RPGaDAY2015: Longest Campaign Played

I've only played in a handful of campaigns that you could call long-term; most end up being a handful of sessions, if that. While I've had somewhat better luck with Dungeon World, my longest campaigns have always randomly, rarely occurred with Dungeons & Dragons.

The first was one that we started waaay back in 2nd Edition Dungeons & Dragons, in which I played a fighter because frankly I didn't think it would last. But it did, chugging along into 3rd Edition for a time (we converted over...a shame fighters still sucked). Not sure how long, but we stopped before Revised Edition was released.

The second started in 3rd Edition, but I have no reference for how long it might have lasted. I just know that we got to 12th-level. I'd been trying my hand at a sphinx diviner, using a homebrewed monstrous class (I was really into Savage Species at the time), and some wizard specialist variants from Unearthed Arcana.

I already knew that forcing characters to burn XP to create magic items was bullshit (in part thanks to the flawed CR mechanic), but I did learn that diviners aren't really as interesting/useful as I'd hoped (despite DM assurances that he'd totally make sure to find a way to make them work). 

The longest, best-remembered one was Age of Worms. As I said in this post, the Wayne Reynolds art is what got me into it (and back into Dungeon). I remember seeing it and wondering what the hell it was all about, and then after doing some research ordering the entire stack of Dungeon magazines.

I set the campaign in Eberron, since I had every single 3rd Edition book and wanted to at least put some of them to use (I also ended up making several legacy weapons using Weapons of Legacy, which along with 4th Edition artifacts inspired the artifact system that Chris and I developed for some Dungeon World stuff).

The party consisted of a half-elf bard (that I think we retconned into a changling at some point, but I might be mistaking that for a 4E game), a kalashtar cleric/psychic-cleric something or other of Dol Arrah, a human [necromancer-class-from-Libris-Mortis], and a fighter-turned-warblade when Book of Nine Swords came out.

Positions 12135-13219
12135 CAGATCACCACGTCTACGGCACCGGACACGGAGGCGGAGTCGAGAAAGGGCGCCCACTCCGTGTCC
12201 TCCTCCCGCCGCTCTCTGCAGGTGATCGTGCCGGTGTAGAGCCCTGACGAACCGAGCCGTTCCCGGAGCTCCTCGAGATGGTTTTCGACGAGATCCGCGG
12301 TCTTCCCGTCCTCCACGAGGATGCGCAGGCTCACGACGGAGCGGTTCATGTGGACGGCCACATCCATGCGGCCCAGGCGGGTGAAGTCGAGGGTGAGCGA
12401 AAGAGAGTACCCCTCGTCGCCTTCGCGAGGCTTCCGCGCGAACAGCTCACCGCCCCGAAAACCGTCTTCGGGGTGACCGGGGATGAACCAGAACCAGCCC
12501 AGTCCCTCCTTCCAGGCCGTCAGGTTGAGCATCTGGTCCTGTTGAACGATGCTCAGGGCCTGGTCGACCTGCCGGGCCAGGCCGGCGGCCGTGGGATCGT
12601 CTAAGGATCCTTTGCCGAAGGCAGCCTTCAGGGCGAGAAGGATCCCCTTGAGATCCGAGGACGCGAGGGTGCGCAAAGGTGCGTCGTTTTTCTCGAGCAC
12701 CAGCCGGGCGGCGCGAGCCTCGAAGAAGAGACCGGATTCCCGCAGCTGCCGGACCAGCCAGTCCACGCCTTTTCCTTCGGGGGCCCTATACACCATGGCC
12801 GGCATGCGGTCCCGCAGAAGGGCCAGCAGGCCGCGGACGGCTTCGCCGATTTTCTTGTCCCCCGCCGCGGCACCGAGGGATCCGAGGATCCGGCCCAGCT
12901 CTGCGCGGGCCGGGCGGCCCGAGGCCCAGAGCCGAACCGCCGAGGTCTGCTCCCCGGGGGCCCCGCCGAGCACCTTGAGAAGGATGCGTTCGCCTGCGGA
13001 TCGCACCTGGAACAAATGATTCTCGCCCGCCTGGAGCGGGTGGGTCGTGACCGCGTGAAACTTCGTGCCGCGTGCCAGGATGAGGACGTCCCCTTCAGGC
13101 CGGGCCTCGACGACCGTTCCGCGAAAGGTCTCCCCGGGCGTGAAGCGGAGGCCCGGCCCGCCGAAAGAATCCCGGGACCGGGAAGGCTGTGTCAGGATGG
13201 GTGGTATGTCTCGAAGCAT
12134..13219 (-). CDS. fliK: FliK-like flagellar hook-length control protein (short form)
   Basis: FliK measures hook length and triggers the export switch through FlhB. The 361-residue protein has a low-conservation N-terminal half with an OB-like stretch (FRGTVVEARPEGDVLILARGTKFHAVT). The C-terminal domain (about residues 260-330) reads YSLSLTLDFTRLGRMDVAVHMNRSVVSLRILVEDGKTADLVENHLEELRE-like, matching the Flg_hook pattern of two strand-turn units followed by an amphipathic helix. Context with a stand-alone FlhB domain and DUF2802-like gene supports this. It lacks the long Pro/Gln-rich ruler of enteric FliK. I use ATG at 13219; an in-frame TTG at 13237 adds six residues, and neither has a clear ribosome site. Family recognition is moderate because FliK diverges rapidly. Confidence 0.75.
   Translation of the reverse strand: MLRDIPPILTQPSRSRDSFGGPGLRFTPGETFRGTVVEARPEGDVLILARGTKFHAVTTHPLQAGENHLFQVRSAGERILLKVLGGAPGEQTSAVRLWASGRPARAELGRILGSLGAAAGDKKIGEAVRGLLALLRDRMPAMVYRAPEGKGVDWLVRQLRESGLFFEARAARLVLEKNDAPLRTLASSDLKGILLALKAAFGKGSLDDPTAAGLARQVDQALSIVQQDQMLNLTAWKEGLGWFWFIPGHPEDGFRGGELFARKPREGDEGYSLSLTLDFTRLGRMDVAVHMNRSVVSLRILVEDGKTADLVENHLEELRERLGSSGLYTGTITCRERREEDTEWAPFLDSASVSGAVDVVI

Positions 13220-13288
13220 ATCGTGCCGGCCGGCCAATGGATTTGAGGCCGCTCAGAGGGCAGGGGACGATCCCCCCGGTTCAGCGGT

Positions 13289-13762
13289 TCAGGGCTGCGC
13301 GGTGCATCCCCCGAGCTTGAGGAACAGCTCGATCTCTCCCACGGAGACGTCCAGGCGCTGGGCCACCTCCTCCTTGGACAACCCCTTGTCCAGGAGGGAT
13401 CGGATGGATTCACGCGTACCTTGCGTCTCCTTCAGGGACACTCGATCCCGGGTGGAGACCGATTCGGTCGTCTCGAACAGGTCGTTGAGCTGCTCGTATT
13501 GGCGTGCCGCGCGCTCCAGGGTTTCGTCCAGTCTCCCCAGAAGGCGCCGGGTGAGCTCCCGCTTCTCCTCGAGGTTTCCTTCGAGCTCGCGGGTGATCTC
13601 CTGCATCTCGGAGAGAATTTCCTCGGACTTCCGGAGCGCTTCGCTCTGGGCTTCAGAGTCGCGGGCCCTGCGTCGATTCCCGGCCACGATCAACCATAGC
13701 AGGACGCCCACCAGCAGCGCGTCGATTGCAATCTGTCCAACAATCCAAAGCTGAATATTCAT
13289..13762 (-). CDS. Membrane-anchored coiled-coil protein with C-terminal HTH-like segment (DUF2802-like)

This campaign spanned some 14 levels: we'd just started The Spire of Long Shadows when 4th Edition came out, and everyone wanted to try that, so we canned the campaign and started a new one from scratch. We did first try converting our 3rd Edition characters over, but a lack of content—like psionics and the entire bard class—and experience with said content prevented a clean transition.

I've always wanted to finish the adventure path: we tried a few times using 4th Edition, and once using 3rd Edition (which lasted all of one session). A while back I considered trying it with Dungeon World, but I'm now going to use it for playtesting purposes once we have more free time to devote to our other, non-Dungeons & Delvers dungeon crawler game.

We've unleashed The Rakshasa upon Dungeon World.

Lichfield is available for public consumption. If you want a concise adventure with a Silent Hill feel, be sure to check it out! Primordial Machine is also out, so if you want to catch a glimpse of A Sundered World, now's your chance! Finally, we've updated If These Stones Could Scream.

The Dungeon World GM Screen is currently available in pdf and landscape insert formats. No matter which you choose, you get eight sets of pdfs that let you have access to the screen in both landscape and portrait orientation, in color or black and white, and with or without art.

We're waiting on the portrait inserts. Assuming they look good, they'll be available soon. They're now available.

Next up, mini screen!

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